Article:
Self driving cars may be here sooner than you think

In a rare bit of bipartisanship, the United States House just moved as one Wednesday on H.R. 3388 to get self-driving cars on the road as early as 2020. This is good news for those who anticipate that their celebration or lamentation of the next presidential election will lead to excessive alcohol consumption. 


The bill in its current form might be construed as troubling to some. Introduced by Representative Robert Latta (R-Ohio) in July, it was meant to give the National Highway Traffic Safety Administration the authority to provide safety measures for autonomous vehicles.  

A 2014 study by the same administration found that 94 percent of vehicular crashes are caused by human error. Humans are typically the only species that drives, so this is not surprising, but it might indicate that 6 percent are due to equipment failure or other uncontrollable hazards. This puts self driving vehicles in a potentially good light. 

The bill, in addition to safety measures, also addresses issues of cyber security, the privacy of drivers, and even included an alert to remind adults that children are seated in the back of the car. It sounds great!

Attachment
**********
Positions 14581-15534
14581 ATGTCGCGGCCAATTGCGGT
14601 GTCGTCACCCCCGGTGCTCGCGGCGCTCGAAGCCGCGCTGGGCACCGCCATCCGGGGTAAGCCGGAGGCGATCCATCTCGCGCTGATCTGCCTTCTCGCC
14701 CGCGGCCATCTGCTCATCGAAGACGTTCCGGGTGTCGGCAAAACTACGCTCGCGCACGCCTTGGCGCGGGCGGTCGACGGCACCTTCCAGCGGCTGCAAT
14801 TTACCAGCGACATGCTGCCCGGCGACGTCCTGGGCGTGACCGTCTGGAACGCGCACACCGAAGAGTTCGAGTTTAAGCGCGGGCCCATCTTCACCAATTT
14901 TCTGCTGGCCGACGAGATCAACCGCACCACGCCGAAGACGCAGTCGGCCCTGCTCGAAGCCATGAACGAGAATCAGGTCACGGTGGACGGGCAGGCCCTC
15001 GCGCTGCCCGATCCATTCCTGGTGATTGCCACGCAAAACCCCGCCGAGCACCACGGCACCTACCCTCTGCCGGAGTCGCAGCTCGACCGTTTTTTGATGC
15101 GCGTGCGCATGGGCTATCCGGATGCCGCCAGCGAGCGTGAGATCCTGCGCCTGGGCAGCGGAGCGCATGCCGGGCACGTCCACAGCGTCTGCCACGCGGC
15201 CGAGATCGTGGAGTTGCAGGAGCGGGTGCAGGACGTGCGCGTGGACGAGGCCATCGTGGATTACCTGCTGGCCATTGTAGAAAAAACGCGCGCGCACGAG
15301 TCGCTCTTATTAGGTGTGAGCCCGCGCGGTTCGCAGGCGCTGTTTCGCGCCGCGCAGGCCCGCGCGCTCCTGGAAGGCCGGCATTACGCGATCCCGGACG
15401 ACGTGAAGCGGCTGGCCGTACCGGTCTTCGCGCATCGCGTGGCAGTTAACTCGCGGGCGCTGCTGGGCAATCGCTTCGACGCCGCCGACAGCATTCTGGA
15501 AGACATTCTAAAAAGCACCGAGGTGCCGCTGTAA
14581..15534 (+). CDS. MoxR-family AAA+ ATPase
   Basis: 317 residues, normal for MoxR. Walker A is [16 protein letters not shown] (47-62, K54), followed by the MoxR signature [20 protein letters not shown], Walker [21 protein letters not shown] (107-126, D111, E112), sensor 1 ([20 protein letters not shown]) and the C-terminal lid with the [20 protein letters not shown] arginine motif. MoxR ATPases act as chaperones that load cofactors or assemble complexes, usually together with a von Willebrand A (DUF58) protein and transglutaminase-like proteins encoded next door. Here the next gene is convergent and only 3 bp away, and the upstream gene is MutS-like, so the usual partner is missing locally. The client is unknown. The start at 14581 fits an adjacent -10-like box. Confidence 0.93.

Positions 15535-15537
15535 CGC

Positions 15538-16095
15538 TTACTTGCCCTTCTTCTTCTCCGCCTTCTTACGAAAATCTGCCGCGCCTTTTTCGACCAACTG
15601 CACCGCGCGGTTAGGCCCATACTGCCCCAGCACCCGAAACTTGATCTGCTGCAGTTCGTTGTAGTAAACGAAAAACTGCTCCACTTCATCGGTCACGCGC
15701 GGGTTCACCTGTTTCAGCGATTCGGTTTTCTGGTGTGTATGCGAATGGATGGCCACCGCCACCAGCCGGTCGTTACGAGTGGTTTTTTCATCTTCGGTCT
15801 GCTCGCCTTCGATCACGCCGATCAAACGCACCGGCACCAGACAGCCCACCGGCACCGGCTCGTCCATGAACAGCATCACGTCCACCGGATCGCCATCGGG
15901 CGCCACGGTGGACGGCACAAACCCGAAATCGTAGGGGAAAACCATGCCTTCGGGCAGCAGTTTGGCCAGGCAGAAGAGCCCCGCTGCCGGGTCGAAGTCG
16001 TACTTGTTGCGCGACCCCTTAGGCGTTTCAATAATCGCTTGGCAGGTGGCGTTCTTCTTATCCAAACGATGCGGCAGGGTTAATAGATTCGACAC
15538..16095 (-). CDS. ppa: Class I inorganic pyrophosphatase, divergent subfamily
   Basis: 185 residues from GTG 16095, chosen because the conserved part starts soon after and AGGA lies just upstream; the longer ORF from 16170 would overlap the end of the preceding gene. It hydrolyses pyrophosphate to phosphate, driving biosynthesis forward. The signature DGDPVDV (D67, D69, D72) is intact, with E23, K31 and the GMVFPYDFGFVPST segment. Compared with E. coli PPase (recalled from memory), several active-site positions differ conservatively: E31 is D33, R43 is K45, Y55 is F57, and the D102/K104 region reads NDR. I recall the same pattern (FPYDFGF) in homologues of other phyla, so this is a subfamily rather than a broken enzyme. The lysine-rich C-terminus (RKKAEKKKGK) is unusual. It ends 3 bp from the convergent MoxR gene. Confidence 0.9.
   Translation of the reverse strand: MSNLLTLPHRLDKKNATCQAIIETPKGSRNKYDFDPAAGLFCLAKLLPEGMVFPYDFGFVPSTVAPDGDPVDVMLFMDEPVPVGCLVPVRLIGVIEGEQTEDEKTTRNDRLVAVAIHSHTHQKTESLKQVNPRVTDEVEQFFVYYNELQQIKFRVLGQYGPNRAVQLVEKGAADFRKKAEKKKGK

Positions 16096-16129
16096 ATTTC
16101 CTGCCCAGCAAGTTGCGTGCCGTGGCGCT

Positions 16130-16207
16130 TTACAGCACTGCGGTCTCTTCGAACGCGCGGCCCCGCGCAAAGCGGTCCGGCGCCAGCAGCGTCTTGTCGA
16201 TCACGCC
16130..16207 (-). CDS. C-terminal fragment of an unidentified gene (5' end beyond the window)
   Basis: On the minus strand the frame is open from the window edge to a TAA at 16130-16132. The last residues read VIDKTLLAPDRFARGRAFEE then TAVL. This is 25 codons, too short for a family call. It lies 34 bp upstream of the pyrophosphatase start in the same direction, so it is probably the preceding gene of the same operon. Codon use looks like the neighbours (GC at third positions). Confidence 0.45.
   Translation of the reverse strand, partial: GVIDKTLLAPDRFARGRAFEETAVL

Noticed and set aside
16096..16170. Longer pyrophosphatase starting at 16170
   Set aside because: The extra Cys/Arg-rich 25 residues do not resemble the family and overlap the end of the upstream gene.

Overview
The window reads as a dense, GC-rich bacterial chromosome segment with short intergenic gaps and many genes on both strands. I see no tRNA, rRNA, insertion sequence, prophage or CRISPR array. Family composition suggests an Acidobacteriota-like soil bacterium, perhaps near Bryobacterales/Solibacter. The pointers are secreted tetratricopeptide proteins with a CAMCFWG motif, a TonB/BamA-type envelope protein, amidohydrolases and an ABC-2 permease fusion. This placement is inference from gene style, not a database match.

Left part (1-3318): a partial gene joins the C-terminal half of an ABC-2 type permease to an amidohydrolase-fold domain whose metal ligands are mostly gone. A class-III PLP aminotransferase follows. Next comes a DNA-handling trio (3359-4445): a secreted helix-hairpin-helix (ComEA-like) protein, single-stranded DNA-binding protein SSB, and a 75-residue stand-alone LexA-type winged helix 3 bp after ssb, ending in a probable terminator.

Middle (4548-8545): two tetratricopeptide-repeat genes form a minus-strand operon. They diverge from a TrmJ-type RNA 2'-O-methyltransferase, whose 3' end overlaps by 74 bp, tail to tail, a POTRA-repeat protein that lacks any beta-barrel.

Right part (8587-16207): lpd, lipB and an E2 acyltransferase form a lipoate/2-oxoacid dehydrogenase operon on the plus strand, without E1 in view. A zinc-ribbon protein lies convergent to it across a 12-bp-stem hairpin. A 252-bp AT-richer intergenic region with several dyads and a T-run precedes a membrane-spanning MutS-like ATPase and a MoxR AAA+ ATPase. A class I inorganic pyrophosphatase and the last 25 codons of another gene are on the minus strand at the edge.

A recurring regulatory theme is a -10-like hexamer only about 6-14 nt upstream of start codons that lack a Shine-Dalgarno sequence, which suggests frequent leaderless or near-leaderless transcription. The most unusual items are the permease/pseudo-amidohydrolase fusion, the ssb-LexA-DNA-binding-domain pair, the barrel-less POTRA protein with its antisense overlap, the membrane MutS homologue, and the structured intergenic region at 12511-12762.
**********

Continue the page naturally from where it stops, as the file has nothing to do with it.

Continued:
Here is the part from a Reuters report that is Of Concern: 

 “The House measure, the first significant federal legislation aimed at speeding self-driving cars to market, would allow automakers to obtain exemptions to deploy up to 25,000 vehicles without meeting existing auto safety standards in the first year. The cap would rise over three years to 100,000 vehicles annually.” 

Okay, maybe current safety regulations are too strict for self-driving cars. After all, they wouldn’t need to have a steering wheel or brakes that humans can access. If passed, the bill would set in motion the drafting of many standards for vehicle certification. So the other issue Of Concern is that the bill takes away some power from the states to decide. 


Wired reports the bill as “one reg to rule them all,” while Tech Crunch explains, “This legislation would also supersede state-by-state rules, making it possible for autonomous testing to proceed on a level playing field across the U.S.” 

This seems to be a dig at California, which unsurprisingly has been perceived by Apple, Tesla, and Ford to have instituted onerous reporting guidelines and weight standards on test vehicles. So this might have less to do with what you can do with your car in Arkansas versus Alaska, and more to do with making it easier to do business. 

Overall, this bill seems pretty cool for the disabled, the drunk, and the sleepy with a side of “But what about Skynet?” and a pinch of “I’m watching you, Federal Government.” The best part of driving in Nevada is going 80 MPH legally; one hopes the feds don’t take away that simple joy when more ‘bots are in control. We’ll see what the Senate does. 


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